# Setting

Suppose $\mu_n$ is a sequence of probability measures on $[0,1]\times [0,1]$ converging to a limit probability $\mu$ meaning that $$ \lim_{n\to+\infty}\int f(x,y)d\mu_n(x,y) = \int f(x,y)d\mu(x,y)$$ for all continuous $f:[0,1]\times [0,1] \to \mathbb{R}$.

Suppose furthermore that all these probabilities project to the uniform measure on the first coordinate. This implies there are Borel mappings (conditional probabilities) $x \mapsto \mu_{n,x}$ and $x \mapsto \mu_{x}$ from $[0,1]$ to the space of probabilities on $[0,1]$ satisfying $$\int f(x,y) d\mu_n(x,y) = \int_0^1 \int_0^1 f(x,y)d\mu_{n,x}(y) dx,$$ and $$\int f(x,y) d\mu(x,y) = \int_0^1 \int_0^1 f(x,y)d\mu_{x}(y) dx.$$

# Question

**I'm looking for a reference for the fact that
$\lim_{n\to+\infty}\mu_{n,x} = \mu_x$
for almost every $x \in [0,1]$.**

More generally, I'm looking for some reference covering the situation when $\mu_n$ are probabilities on some compact space with constant push-forward under some continuous mapping of that space.

# Proof

Here's a proof of the claim (I would still love to have a reference).

Take $f(x,y) = h(x)g(y)$ with $h$ and $g$ continuous and notice that $$\lim_{n \to +\infty}\int_0^1 h(x)(\mu_{n,x}(g) - \mu_x(g)) dx = 0,$$ where we use $m(g)$ for the integral of $g$ with respect to the measure $m$.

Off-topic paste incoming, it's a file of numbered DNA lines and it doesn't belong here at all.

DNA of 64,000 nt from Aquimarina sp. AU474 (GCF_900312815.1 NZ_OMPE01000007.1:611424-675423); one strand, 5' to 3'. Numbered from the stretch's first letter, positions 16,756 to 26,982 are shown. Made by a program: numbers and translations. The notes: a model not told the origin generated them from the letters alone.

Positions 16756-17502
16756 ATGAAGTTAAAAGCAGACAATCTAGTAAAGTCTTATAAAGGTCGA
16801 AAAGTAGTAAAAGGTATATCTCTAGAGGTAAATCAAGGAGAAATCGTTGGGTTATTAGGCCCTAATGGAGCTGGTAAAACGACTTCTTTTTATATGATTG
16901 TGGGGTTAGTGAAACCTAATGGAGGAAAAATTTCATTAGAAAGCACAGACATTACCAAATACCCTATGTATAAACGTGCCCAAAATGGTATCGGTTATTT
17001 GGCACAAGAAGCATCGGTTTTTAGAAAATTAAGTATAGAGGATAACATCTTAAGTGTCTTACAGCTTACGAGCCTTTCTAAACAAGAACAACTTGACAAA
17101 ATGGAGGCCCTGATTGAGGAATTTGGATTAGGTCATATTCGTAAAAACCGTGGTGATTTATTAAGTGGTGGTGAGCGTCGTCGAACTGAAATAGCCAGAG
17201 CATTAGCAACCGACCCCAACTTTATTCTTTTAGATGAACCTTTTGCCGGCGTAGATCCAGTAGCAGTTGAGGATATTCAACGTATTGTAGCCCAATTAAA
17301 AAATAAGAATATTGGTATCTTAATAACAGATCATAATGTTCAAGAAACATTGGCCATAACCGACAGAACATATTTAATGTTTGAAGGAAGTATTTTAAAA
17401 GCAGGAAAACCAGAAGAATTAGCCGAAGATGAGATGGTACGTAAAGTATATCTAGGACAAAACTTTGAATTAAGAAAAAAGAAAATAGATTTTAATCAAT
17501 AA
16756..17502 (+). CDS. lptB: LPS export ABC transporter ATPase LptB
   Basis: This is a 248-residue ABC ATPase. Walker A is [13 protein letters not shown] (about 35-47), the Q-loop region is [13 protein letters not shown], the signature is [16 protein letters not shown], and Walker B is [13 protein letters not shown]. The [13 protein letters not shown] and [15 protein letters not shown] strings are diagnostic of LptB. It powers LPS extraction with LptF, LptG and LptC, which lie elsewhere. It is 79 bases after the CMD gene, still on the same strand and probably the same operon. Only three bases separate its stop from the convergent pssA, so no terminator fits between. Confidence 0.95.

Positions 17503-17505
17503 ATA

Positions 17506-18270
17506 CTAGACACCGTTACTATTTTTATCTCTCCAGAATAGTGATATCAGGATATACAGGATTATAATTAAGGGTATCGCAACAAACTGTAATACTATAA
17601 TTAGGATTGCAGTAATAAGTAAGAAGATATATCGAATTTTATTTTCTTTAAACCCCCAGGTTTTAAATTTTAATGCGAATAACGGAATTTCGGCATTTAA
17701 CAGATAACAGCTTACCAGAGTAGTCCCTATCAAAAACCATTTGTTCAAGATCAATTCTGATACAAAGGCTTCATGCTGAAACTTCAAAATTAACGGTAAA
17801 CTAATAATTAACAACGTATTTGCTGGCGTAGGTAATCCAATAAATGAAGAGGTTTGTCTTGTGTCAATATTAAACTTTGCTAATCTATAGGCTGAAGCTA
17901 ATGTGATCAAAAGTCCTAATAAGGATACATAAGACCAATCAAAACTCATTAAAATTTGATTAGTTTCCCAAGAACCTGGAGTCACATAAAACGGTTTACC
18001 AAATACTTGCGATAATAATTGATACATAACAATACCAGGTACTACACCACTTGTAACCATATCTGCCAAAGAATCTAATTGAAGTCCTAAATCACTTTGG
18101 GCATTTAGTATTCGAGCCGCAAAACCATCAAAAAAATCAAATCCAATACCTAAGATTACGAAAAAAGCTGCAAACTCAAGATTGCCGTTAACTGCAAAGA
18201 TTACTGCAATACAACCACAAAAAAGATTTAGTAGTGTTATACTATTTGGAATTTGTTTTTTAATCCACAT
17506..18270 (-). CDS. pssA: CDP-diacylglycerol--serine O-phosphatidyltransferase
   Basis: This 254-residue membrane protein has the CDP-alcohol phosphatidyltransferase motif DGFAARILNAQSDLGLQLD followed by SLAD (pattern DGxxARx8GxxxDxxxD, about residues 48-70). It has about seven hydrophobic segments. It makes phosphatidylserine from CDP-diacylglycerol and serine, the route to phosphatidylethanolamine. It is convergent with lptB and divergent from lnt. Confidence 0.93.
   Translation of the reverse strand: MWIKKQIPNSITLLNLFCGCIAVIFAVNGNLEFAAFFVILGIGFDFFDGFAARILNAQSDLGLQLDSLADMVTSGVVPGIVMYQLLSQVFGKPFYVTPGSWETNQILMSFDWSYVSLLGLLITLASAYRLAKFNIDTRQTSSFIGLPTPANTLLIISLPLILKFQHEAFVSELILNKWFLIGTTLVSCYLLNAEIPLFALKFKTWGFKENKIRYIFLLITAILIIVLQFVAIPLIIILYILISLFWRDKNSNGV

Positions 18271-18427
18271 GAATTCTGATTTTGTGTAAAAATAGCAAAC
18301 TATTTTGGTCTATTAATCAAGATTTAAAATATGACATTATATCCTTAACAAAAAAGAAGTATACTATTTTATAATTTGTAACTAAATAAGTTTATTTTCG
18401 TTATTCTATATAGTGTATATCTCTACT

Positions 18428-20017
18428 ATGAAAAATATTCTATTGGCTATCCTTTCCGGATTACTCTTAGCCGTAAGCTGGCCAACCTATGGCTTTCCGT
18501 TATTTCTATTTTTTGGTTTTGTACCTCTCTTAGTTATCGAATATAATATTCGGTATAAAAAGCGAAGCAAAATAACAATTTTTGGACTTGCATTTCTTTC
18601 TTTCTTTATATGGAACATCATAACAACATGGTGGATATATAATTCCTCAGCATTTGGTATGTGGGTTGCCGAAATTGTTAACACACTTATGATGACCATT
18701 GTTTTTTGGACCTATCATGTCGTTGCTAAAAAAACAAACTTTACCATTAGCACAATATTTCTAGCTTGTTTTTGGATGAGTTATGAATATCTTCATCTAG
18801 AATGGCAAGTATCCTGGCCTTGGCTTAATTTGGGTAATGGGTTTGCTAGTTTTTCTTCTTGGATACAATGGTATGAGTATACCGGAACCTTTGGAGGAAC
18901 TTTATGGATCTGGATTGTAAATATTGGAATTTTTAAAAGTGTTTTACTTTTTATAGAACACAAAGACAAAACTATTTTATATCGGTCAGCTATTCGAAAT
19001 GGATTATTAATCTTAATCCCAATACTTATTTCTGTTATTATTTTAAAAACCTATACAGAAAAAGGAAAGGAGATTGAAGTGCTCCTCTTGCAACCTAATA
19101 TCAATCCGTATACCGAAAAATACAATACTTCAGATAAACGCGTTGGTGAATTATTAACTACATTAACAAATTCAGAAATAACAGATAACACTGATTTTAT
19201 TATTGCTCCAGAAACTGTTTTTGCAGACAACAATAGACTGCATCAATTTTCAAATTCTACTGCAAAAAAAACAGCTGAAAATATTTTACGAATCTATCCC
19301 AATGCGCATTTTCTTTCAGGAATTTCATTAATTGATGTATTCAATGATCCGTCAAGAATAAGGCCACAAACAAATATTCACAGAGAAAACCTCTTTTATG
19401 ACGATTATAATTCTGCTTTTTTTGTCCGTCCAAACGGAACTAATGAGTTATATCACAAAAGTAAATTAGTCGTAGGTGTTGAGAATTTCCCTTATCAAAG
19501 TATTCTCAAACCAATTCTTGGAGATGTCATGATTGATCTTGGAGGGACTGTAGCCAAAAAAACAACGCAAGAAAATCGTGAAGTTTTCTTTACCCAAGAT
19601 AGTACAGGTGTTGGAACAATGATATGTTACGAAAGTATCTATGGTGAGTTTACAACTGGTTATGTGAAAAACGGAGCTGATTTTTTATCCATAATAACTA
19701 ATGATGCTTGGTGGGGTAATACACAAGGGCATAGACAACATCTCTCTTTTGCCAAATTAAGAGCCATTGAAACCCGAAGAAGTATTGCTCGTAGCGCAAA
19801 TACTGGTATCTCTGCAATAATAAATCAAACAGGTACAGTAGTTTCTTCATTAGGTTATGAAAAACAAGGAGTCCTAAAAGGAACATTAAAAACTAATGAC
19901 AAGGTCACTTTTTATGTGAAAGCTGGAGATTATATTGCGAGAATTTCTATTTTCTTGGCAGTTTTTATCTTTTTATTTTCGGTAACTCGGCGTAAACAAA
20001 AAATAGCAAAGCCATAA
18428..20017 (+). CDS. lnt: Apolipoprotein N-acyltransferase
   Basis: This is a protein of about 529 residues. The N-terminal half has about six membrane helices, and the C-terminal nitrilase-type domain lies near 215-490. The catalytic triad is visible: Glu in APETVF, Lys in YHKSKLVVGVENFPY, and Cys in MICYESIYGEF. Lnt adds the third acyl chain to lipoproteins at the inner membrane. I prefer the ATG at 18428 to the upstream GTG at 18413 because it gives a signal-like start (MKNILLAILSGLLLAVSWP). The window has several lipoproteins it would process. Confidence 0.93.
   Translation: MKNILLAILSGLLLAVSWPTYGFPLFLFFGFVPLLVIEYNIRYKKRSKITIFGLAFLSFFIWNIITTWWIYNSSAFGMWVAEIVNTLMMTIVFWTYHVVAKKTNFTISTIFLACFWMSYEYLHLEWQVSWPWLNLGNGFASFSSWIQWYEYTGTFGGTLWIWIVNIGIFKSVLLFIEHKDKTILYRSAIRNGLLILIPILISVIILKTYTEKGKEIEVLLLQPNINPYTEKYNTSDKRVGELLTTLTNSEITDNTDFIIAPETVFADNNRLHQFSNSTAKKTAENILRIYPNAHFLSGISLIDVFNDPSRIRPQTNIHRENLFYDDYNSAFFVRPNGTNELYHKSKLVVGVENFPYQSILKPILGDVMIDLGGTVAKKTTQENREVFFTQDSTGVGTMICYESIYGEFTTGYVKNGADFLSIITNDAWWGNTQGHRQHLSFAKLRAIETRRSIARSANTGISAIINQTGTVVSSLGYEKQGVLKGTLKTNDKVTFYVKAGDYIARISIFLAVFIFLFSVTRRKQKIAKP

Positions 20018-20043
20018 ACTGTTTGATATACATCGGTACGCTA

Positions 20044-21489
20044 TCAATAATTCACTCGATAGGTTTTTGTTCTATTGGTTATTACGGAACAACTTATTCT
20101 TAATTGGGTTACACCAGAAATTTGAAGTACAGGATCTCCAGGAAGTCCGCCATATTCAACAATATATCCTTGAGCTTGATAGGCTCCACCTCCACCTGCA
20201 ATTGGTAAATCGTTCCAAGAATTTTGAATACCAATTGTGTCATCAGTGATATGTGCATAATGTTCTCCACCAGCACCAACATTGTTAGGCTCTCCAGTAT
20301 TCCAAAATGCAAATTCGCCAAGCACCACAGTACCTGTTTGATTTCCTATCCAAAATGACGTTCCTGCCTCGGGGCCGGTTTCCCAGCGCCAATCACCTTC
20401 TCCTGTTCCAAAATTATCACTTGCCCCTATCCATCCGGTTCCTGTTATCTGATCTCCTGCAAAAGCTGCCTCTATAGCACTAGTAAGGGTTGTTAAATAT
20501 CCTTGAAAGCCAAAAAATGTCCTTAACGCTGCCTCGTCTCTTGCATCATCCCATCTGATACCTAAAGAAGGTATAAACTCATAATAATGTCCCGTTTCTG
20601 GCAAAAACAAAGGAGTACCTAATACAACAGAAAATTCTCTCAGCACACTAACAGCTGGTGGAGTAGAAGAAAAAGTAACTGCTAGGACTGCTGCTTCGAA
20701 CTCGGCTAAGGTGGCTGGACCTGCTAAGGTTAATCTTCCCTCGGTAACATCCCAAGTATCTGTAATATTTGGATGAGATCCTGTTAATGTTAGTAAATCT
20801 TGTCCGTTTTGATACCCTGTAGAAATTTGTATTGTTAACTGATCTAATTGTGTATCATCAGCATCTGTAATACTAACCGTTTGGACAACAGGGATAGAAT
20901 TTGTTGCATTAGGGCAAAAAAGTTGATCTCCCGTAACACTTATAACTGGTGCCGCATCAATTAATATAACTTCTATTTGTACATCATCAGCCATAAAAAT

Using $h$ to approximate the set $A_{\epsilon} = \lbrace x \in [0,1]: \liminf_{n \to +\infty} \mu_{n,x}(g) - \mu_x(g) > \epsilon\rbrace$ and Fatou's lemma (all functions are bounded) $$\frac{\epsilon}{2}|A_{\epsilon}| \le \int_0^1 h(x)\liminf_{n \to +\infty}(\mu_{n,x}(g)-\mu_x(g)) dx \le \liminf_{n \to +\infty} \int_0^1 h(x)(\mu_{n,x}(g)-\mu_x(g)) dx = 0,$$ where $|A|$ denotes the Lebesgue measure of $A$. This shows that $A_\epsilon$ has measure $0$.

Since this holds for all $\epsilon > 0$ and also for the function $-g$ we get $$\lim_{n \to +\infty}\mu_{n,x}(g) = \mu_x(g),$$ for almost every $x$.

Intersecting the full measure sets where this holds, over all $g$ in a countable dense set of continuous functions on $[0,1]$, the claim follows.